The Democrats' IT Scandal

After spending a year digging into the Democrats' covered up I.T. scandal in Congress, I happen to know there is a lot here that Americans aren't being allowed to know.  If all this group of I.T. administrators from Pakistan did in Congress doesn't get out, then much of our freedom, which is wrapped up in this story, will be impacted.

The cover-up has been so effective that this isn't happening.  Imran Awan, Rep. Debbie Wasserman Schultz (D-Fla.)'s I.T. aide, got off without jail time or restitution on only bank fraud charges.  Congress got off without paying the price for possible corruption and for allowing a spy ring to run free in Congress.  We can't even be sure that Congress has made the necessary reforms to stop another spy ring from infiltrating and spying on Congress and thereby using stolen data to blackmail a congressman, influence a vote, or just know where members of Congress stand on various pieces of legislation, all of which can impact us.

Emails and other data also could be used by a foreign intelligence service, such as Pakistan's ISI, to see where our representatives stand on funding being allocated to a given country or on other issues – and, according to sources, that is exactly what likely occurred in this case.

Some sources, most notably current I.T. aides who work for congressmen, have told me that security protocols have been tightened and that they don't think other I.T. aides will be able to get in the door again without first passing background checks.  Nevertheless, Capitol Police won't confirm this or even answer if the laptop they'd found and held as evidence – the one Wasserman Schultz threatened the chief of Capitol Police with "consequences" over if it wasn't returned promptly – has now been given back to Wasserman Schultz.

The government has conveniently managed this cover-up to protect itself.

Just imagine what might come out if the 44 House members who'd employed Imran Awan or one of his associates had to testify in public hearings – something Republican House leadership opted not to have.

What might come out if a real investigation took place and if charges were filed for the computer equipment missing from congressional offices – some of which was found in at least one home Awan rented?  What if an ethics investigation did take place to find out why Wasserman Schultz kept paying Awan even after he'd been booted off the House network for giving false data (an image of a fake server) to Capitol Police?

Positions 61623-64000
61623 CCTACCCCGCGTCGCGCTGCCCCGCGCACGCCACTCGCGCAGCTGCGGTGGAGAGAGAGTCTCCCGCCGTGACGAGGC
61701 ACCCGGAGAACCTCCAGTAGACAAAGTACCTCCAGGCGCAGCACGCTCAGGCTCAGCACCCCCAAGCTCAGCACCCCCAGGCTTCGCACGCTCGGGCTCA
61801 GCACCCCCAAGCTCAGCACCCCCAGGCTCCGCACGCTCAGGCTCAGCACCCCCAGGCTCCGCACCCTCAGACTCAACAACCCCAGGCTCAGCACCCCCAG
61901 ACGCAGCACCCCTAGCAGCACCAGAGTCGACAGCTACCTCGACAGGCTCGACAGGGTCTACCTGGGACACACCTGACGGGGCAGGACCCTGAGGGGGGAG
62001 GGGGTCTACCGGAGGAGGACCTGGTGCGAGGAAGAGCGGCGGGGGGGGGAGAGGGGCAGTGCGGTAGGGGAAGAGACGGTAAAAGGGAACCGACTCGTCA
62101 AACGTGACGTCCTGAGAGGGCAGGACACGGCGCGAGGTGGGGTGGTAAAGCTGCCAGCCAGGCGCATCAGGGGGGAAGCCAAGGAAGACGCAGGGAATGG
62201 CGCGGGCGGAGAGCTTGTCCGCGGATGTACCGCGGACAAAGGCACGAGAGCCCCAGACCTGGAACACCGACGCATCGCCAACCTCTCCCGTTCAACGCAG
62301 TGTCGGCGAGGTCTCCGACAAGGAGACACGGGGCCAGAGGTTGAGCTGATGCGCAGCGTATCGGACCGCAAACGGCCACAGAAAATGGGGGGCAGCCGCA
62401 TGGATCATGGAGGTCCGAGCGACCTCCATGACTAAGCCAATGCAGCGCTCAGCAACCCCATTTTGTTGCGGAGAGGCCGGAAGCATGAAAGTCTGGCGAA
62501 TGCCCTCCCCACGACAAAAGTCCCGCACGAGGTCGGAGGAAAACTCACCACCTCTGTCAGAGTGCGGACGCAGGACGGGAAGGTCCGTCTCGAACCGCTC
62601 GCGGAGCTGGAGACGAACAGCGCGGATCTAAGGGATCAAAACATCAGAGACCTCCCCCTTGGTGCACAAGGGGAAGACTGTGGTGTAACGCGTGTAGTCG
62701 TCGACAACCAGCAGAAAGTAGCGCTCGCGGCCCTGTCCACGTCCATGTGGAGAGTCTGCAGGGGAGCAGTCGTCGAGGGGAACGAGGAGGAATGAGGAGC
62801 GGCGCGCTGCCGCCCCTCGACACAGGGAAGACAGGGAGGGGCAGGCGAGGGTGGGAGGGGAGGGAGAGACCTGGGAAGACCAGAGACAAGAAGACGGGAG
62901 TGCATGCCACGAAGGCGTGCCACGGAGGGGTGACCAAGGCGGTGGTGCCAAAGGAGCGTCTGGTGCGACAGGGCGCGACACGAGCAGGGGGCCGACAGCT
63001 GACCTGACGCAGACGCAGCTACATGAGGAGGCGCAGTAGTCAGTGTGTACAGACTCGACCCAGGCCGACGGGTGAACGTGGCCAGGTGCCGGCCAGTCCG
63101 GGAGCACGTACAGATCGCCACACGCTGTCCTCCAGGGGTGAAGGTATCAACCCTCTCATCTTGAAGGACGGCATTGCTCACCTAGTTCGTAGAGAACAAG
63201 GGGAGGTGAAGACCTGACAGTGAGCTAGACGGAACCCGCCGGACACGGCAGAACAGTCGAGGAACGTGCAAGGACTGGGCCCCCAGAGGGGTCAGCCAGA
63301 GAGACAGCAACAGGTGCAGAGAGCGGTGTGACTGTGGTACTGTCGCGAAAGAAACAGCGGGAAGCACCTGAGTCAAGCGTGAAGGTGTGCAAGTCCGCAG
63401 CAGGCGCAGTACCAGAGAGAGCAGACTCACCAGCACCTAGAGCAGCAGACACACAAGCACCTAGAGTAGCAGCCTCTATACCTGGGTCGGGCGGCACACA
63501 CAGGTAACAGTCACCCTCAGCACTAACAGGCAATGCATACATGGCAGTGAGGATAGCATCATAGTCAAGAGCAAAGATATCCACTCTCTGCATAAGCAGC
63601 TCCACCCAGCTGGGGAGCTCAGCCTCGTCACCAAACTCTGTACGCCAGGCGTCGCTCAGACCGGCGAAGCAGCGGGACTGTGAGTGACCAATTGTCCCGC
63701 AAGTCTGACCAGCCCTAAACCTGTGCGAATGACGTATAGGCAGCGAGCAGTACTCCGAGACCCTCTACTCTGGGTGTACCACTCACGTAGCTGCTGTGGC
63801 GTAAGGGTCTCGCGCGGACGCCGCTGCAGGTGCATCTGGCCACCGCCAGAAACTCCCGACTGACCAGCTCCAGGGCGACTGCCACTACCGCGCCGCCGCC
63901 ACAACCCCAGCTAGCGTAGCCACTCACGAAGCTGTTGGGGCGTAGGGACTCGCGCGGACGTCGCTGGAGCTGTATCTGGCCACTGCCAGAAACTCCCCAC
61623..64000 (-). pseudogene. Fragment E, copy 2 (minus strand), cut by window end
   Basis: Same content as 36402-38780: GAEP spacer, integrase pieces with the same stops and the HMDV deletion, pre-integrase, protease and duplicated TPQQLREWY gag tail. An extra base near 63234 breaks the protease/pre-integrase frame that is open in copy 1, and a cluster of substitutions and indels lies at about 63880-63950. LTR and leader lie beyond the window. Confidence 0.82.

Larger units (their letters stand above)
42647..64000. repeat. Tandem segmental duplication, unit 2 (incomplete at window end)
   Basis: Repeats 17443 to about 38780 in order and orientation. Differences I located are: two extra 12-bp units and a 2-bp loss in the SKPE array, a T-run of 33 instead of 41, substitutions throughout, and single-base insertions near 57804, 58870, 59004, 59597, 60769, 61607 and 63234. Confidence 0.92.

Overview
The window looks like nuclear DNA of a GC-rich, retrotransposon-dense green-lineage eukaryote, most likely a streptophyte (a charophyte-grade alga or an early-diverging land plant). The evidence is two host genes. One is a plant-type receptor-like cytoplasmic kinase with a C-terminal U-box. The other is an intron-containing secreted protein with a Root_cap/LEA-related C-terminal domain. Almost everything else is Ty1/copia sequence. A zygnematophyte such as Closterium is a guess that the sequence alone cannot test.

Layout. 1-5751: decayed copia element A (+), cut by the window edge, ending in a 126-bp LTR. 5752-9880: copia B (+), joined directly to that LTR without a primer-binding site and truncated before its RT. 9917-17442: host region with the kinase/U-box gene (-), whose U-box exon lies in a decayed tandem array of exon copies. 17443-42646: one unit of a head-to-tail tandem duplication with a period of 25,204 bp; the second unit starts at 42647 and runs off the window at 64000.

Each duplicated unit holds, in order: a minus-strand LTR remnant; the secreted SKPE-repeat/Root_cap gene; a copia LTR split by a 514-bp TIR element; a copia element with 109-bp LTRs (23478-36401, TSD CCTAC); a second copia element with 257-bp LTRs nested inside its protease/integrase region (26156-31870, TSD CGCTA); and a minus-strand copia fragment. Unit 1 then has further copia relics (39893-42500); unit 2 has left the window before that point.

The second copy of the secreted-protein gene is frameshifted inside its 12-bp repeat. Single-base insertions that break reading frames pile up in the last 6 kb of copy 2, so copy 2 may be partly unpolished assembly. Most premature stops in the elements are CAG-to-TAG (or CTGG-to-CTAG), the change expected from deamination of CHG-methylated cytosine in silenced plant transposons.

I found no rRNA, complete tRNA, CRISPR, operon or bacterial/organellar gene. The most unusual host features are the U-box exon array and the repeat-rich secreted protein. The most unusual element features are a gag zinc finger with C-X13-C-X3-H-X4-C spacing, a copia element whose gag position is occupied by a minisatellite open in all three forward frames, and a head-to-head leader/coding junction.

Might we find out if some of these members of Congress used the slush fund to pay off staffers who'd accused them of sexual harassment?  Might we find even worse things?

To keep all they're hiding from coming out, the investigations done by the FBI, Capitol Police, and the House inspector general were largely smothered and then covered up with a sweetheart plea deal agreement that very provably is based on misinformation. 

Anyone who reads the FBI affidavit used to indict Imran Awan can plainly see that even a prosecutor working on his first case wouldn't have had any trouble getting a conviction for the bank fraud charges.  Yet the Department of Justice opted to plead the crimes down to one count of making one false statement on a home equity loan application.

The plea deal agreement even stipulated that Awan "will not be charged" for any other nonviolent crime he had already disclosed to the DoJ – just what he disclosed, the DoJ won't say.

Just like that, the DoJ tried to make this case go away.

Oddly, this plea deal agreement says "the Government has found no evidence that your client [Imran Awan] illegally removed House data from the House network or from House Members' offices, stole the House Democratic Caucus Server, stole or destroyed House information technology equipment, or improperly accessed or transferred government information, including classified or sensitive information."